For this exercise I had to find 3 visual references for a tree, a child running and a building. I try and look to my own images before others, so chose an image of my son running on the beach a few weeks ago, his Hobbit House at the bottom of the garden and a stock image of an oak tree in full leaf.
These 3 images had to be copied in black and white and produced in different sizes so I could produce a representational image. Here are my experiments with the images below, with my favourite being at the end, along with answers to the questions given.
The first four arrangements are using different sizes for each image and placing them in different groupings. This is just on a plain square and it feels like each image is floating in thin air. It was difficult to pull the image together like this. So I went on to put some diagonal and horizontal horizon lines in and this helped with some of the images, to ground them and provide a focus.
In putting these horizon lines in, it lead me to think that not all of an image needs to be shown, which is why some of the oak tree is out of frame. I quite liked this discovery.
I then did a playful horizon line, indicating a simplified hill. Again, this really allowed me to play with the images to indicate distance, with the main focus being on the boy in each e.g. how far he had come down the hill in the foreground and how far he has to come down the hill in the background. This was again a really useful exercise.
So I decided to go back to a blank frame and see if I had somehow digested the use of space and how to handle all three images from the experiments above. There is a feeling of an opening space coming into the foreground, even if it isn’t visibly shown.
I have really enjoyed this exercise and it has really helped me realise the importance of placement and scale in an illustration. This would have helped my Assignment 1 collage. I will use this process again in future illustrations especially collages.
Questions about this exercise:
How does the sense of the image and its meaning change when the figure is smaller than the other elements?
The placement and space around the boy indicates where he has been, or where he is going and how that relates to the tree and building. You get a sense of purpose about his movement, where he intends to go. A small boy sized image gives him the whole frame to run around in, whereas a large size image feels like he is just about to exit the frame.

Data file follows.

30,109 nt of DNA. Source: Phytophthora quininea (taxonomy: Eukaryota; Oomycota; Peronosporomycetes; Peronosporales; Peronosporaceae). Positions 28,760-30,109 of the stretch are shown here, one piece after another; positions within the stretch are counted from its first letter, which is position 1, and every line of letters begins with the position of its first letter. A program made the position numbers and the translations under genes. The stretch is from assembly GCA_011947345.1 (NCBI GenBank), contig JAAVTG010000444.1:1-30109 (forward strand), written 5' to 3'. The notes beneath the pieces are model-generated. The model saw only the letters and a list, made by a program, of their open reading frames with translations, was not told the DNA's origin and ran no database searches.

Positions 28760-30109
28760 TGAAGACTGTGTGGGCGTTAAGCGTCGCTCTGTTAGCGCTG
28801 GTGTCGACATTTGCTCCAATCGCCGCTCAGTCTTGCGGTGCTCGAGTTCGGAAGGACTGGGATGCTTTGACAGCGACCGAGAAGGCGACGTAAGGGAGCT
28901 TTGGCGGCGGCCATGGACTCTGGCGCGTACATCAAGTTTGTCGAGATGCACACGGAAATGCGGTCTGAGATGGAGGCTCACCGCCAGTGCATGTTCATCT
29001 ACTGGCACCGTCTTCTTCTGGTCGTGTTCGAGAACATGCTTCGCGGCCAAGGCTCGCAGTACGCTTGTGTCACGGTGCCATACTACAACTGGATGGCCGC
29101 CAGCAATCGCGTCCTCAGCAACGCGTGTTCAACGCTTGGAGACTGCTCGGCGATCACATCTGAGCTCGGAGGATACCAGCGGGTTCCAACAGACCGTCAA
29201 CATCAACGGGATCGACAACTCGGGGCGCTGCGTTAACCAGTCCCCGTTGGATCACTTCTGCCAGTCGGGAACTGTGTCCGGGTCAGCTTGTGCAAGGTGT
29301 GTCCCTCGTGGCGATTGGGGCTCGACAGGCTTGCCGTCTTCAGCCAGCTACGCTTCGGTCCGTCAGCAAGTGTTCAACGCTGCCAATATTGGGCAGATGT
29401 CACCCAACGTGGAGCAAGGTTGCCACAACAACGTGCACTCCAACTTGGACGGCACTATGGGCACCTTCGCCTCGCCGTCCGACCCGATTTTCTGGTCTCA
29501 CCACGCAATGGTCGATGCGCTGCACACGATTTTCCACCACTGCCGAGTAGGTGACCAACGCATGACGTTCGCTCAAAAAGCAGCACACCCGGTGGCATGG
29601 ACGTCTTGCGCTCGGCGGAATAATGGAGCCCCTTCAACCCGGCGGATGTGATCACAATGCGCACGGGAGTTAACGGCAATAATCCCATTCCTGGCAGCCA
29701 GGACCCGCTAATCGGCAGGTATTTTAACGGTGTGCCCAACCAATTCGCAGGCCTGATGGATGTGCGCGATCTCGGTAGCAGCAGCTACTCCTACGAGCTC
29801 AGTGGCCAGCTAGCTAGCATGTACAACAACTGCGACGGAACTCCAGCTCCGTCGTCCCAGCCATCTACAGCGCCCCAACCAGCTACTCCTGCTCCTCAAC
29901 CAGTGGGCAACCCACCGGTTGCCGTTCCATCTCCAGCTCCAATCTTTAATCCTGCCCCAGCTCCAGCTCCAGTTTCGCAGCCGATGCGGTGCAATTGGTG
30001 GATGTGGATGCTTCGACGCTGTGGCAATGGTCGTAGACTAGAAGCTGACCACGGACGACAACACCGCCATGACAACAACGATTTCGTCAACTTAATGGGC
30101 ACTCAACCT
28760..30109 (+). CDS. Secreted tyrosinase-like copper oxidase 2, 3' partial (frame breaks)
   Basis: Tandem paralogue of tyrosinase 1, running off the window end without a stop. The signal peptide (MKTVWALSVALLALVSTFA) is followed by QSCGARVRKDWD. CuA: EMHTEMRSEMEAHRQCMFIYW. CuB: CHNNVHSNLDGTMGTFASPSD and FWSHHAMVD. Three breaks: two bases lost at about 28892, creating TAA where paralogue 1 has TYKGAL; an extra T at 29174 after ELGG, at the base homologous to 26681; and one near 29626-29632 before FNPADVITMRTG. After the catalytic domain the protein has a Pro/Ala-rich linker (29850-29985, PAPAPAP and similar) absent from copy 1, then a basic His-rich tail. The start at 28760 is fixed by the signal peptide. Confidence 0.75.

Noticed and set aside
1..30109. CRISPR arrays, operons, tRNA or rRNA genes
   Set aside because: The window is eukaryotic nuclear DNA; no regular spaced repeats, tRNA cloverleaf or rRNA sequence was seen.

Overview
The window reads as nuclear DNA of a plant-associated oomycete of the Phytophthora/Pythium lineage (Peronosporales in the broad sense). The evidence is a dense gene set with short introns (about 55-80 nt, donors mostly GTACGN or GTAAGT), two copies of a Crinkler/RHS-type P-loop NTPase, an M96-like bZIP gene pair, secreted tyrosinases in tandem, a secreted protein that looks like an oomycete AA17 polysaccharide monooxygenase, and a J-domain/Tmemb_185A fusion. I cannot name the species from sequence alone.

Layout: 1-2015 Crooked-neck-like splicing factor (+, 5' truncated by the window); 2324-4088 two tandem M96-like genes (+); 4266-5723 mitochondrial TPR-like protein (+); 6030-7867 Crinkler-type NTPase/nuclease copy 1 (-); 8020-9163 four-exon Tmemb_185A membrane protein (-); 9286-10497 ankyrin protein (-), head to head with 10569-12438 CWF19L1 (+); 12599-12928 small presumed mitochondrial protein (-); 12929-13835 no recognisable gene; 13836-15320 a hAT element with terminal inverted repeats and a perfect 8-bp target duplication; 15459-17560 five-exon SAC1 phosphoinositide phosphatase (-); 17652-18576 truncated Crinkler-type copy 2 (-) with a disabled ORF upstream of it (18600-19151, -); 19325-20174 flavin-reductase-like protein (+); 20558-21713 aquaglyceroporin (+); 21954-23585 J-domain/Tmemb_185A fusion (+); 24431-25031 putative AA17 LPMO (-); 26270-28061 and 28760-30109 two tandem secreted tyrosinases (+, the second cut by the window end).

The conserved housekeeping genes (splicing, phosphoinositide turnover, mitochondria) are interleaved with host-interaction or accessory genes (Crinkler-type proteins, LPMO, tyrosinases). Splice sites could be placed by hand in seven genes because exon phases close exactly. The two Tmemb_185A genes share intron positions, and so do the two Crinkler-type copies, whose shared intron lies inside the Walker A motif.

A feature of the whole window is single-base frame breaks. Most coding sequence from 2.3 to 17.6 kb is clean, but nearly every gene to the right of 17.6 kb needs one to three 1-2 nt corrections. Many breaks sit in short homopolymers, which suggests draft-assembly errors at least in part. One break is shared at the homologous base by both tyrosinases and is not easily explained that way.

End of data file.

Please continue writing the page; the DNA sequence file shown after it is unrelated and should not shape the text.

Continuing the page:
If the elements are at differing angles to each other and at an angle to the frame, what dynamic is suggested?
I did not experiment too much with angles as it felt quite awkward to me with the images chosen. However, you could get a sense of movement and quirkiness with placing the objects at angles to the frame. The oak tree could look like it had fallen over in a storm and the house could look like it was sliding down a hill. It is fun just to play with the boy figure as they often like to see the world in an upside down way.
If all the elements are are completely horizontal and vertical in relation to the frame what dynamic is suggested? What is your opinion about this image and what sensation does it communicate?
The images could look stifled and still placed in this alignment. Safe almost and undynamic. It is a good way to start off as an arrangement but may need improving with angles to bring it alive and also colour. I think adding colour is the next logical step to see how an arrangement hangs together.
Which is your favourite composition? Explain why you feel it is most successful.
The above image I feel works the best (but you might disagree?). The diagonal horizon line helps to provide focus, which is helped by grouping the images together and thinking carefully about the size of each.